One of only a handful of players to score for her country in a major tournament final, former England Lionesses and Arsenal legend Kelly Smith MBE is a name that is firmly etched into the history of British women’s football.
A serial trophy winner at Arsenal, Smith was a trailblazer. An experienced international and, perhaps most importantly, a women’s footballer who had made it as a professional in an era of non-professional leagues, unfunded clubs and – crucially – a male dominated sport.
Smith was one of few that broke through the barrier that had undervalued female footballers, though it required her to move her life to another continent. She moved Stateside to sign for Philadelphia Charge at the age of just 23 in order to become a professional.
Fast forward 21 years, and the outlook of the women’s across the United Kingdom game couldn’t look any different.
A fully professional league, packed to the brim with stacks of fully professional female athletes – women’s footballers are now beyond the point of just being professional, they’re on the verge of becoming worldwide names.
On the eve of the sold out Women’s Euros 2022 opener between England and Austria, Smith believes the tournament could push the game in Britain further than ever before.
Growth of women’s football here in the UK
“I didn’t have a pathway – I had to leave to progress” she remembers, “Now we have the Women’s Super League as one of the best leagues in the world, with young players looking up to the players in the league and potentially aspiring to take their places.
"The clubs are now fully professional and there is a pathway within the club structure to learn their trade. There’s youth systems and academies and there’s a hope they can go through them and get into the first team at their club.
"Any young player that comes to me now – and I get asked this a lot – asks me if they should go to America and I tell them ‘no’. Everything you could want or wish for is here.
"The structure is there at England level, the club structure is there. The way they came in going now, I tell them to stay here because you have everything you need on your doorstep."
And, while Scotland won’t be at the Euros, the success of the major tournaments such as Euro 2022 and the promotion of the game via Sky Sports and other media channel is having a huge effect on the growth of women’s football throughout the country.
Three fully professional clubs are now present in the Scottish Women’s Premier League, with a further two turning semi-professional this summer – and Smith knows the Scottish game will only grow bigger.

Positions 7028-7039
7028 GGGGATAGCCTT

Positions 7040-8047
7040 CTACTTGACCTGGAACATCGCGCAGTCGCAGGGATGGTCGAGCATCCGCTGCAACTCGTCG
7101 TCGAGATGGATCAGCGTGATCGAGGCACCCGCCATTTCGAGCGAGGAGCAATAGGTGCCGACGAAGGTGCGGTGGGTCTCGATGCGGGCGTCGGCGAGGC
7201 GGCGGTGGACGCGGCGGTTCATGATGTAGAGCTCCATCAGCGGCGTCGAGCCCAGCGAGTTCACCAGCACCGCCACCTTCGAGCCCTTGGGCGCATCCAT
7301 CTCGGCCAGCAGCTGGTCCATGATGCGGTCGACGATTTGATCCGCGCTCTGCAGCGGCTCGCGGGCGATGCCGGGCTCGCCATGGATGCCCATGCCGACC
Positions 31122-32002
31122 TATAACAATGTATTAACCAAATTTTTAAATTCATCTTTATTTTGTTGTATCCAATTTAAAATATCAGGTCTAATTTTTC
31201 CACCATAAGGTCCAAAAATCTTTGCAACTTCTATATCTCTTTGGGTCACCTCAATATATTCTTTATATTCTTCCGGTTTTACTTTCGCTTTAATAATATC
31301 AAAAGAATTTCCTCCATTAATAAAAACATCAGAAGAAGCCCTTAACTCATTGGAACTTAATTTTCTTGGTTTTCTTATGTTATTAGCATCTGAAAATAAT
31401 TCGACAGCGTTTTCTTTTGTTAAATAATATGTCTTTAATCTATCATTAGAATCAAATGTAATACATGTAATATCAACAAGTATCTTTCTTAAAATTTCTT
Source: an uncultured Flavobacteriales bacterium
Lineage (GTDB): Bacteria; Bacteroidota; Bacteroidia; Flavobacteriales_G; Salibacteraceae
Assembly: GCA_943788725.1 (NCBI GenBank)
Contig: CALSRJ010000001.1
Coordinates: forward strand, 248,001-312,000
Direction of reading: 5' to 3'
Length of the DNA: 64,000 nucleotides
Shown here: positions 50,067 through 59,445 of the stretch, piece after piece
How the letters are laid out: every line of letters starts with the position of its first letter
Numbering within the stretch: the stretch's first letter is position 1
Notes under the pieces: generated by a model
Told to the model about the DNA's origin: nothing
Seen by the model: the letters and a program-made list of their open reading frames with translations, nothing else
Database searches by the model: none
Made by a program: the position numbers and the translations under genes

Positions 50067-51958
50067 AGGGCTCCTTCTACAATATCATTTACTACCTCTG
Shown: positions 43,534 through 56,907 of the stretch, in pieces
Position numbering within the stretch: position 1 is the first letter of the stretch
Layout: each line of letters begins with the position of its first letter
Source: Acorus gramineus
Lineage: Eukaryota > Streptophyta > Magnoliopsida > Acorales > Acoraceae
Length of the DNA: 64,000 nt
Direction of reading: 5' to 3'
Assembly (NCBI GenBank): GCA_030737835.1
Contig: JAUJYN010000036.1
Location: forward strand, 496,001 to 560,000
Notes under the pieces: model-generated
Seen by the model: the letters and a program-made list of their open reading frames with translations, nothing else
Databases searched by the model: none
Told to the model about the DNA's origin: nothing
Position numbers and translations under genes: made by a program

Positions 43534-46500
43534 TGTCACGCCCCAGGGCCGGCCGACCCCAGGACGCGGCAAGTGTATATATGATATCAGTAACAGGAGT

‘How close are we to full equality?’
Smith says: "I’m sure the other home nations will be watching, looking at other nations, watching what they are doing and how they are growing.
"Scotland were so close and have obviously made the World Cup in 2019 but narrowly missed out this time – which is devastating, because every country wants back-to-back tournaments and experience of them.
"But they will be watching the games, and going away and working hard as a nation at their own camps and putting it all in to getting there when the next set of qualifiers come around.”
With such a surge in popularity, the gap between the genders is evidently closing within football, but how far does Smith think we away from full equality?
“I think we are doing what we can right now, within schools and at grassroots level, to make more girls aware there is access to football for them.
"I’m at a tournament today with the Powerleague and there’s 28 girls or women’s teams – it’s great to see so many women interested in football and playing it. It has really opened my eyes a little bit. There’s so many women playing it, and enjoying it.
"How close are we to full equality? I don’t know, I couldn’t comment on that, but I think we are doing everything we can.”
As for England, greatness awaits as they enter the tournament one of the major favourites.
Smith, a major feature in the Lionesses’ last run to a Euro final in 2009, sadly lost out in the final, as England lost out to a superior Germany side that day by six goals to two. If England are to go one better on home turf this year, who does Smith back to spearhead it?
"Lauren Hemp,” she says, “She’s a game-changer. When she gets on the ball, she’s so direct, dynamic and hard to stop in one-on-one situation. Teams will know her, it’s how she does now when the eyes are all on her.
"Fran Kirby isn’t 100%, but you need her in the squad – she is a game changer. Keira Walsh and Leah Williamson are also a key partnership in the centre of midfield.
"I literally can’t wait. I want it to start today. Watching England’s performances in the last few friendly games – they’re ready for it."